This debut novel by Shirlene Obuobi explores that time in your life when you must decide what you want, how to get it, and who you are, all while navigating love, friendship, and the realization that the path you’re traveling is going to be a bumpy ride.
Shirlene Obuobi’s bighearted debut novel is a genuine delight from start to finish. Her exploration of various types of love—platonic, familial and self—is particularly gratifying...A genuine delight from start to finish, On Rotation will appeal to fans of Rainbow Rowell, Talia Hibbert and Ali Hazelwood, and resonate with any reader who enjoys multicultural, multifaceted, inclusive love stories starring unapologetically strong and complex women.
As a third-year medical student, Ghanaian American narrator Angela Appiah practically wrote the textbook on firstborn-daughter expectations...At 25, Angie still has little room for failure under the watchful eyes of her parents, who expect nothing less than perfection...Author Obuobi, a physician and cartoonist, is in her wheelhouse chronicling the hectic, and sometimes solitary, life of a medical student...The often witty footnotes, frequently describing medical jargon or Ghanaian traditions, add an amusing flair to Angie’s personality, but the novel’s true strength shines in its more serious moments...Encounters with Ricky’s father, who’s overdosing on heroin, and a 15-year-old gunshot victim powerfully depict the heartbreaking realities that are commonplace in Angie's line of work and how her passion for helping people is where her true success lies...Guaranteed to make your heart beat faster.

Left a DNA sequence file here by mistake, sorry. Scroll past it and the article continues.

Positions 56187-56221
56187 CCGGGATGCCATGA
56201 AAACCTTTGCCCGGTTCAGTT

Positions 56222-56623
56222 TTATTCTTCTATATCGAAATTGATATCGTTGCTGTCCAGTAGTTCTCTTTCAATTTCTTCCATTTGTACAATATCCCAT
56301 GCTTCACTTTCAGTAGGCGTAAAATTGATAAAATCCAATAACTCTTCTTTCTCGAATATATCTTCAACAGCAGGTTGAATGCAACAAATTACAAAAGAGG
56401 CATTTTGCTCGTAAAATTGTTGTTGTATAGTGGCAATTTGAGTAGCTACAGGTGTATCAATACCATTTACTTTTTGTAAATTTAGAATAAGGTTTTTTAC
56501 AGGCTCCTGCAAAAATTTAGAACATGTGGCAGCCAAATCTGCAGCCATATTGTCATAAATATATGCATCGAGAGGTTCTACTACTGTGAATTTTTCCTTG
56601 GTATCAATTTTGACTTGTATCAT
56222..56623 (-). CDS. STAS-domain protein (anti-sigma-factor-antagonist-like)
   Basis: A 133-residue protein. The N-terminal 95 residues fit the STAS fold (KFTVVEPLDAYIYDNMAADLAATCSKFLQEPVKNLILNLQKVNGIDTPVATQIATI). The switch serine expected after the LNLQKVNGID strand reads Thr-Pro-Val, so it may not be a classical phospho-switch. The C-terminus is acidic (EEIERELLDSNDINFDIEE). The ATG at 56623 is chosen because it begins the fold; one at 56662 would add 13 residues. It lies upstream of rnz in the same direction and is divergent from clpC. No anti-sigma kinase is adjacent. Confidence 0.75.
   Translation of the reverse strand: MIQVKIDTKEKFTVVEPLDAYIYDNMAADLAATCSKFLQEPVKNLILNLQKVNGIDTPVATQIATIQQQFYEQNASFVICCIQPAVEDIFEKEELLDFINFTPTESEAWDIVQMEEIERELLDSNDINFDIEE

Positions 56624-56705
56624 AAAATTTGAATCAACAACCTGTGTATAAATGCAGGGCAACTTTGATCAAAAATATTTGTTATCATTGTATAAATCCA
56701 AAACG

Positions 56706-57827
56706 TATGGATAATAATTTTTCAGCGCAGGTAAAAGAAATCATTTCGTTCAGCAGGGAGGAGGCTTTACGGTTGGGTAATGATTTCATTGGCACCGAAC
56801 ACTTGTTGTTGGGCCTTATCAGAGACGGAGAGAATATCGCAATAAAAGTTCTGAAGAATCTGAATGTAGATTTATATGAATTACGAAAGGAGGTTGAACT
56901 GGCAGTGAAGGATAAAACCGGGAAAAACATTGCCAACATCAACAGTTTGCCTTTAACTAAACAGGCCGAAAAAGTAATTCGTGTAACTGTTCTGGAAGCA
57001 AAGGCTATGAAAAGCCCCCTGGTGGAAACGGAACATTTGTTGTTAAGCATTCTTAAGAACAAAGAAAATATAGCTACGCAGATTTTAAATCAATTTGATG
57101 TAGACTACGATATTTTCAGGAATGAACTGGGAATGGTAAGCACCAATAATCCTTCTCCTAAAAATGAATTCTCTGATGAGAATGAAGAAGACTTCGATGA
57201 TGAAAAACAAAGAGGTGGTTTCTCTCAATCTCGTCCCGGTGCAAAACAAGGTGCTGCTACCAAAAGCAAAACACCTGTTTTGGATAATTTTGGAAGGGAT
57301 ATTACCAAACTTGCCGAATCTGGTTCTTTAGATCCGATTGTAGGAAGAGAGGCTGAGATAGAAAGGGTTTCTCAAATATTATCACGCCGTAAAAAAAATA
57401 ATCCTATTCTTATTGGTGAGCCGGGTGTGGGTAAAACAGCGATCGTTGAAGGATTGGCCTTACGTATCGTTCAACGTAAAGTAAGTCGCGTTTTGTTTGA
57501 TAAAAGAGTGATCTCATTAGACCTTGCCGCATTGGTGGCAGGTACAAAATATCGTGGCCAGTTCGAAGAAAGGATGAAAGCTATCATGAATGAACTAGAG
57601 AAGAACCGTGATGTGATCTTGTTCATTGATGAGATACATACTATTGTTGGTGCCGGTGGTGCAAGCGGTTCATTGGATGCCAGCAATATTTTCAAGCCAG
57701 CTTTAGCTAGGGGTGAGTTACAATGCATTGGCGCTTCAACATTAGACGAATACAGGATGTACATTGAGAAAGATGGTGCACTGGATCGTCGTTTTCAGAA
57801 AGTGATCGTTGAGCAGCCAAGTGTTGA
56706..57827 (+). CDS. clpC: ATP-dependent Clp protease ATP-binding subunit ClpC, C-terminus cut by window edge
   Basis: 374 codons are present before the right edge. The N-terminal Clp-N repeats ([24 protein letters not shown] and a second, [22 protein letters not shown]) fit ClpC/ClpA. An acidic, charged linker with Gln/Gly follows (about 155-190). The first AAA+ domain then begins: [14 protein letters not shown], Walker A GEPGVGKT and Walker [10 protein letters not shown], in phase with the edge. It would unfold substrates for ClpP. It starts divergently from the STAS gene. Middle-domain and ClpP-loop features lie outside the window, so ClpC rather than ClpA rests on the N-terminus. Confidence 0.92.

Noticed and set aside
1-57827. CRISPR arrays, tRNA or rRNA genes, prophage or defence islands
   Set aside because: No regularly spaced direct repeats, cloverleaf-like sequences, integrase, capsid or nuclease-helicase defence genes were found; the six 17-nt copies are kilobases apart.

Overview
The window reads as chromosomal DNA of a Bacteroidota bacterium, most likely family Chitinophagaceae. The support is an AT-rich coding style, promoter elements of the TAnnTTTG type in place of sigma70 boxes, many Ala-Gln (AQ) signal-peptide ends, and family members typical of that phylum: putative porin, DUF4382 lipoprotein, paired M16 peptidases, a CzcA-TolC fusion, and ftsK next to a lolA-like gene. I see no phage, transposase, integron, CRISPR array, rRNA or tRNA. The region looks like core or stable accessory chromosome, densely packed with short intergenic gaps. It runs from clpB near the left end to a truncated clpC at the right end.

This engrossing debut from ShirlyWhirl cartoonist and cardiology fellow Obuobi captures the life of a third-year Ghanaian American medical student in Chicago...Shortly after Angie Appiah’s first boyfriend, Frederick, leaves her, she meets graphic designer Ricky Gutiérrez...He’s handsome and thoughtful, and they connect over indie music and anime, but she’s not ready to let her guard down, even if he already has a girlfriend and just wants to be friends...Angie frets that a relationship might be a distraction from her goals and worries her overbearing parents wouldn’t accept Ricky for not being Ghanaian and for his lower economic status...Obuobi is particularly talented at articulating her characters’ difficult feelings (Angie’s take on Frederick’s breakup strategy: 'He’d been mean, when all he had to do was be honest'), as Angie tries to make the best decisions for her life...This effervescent story is a treat.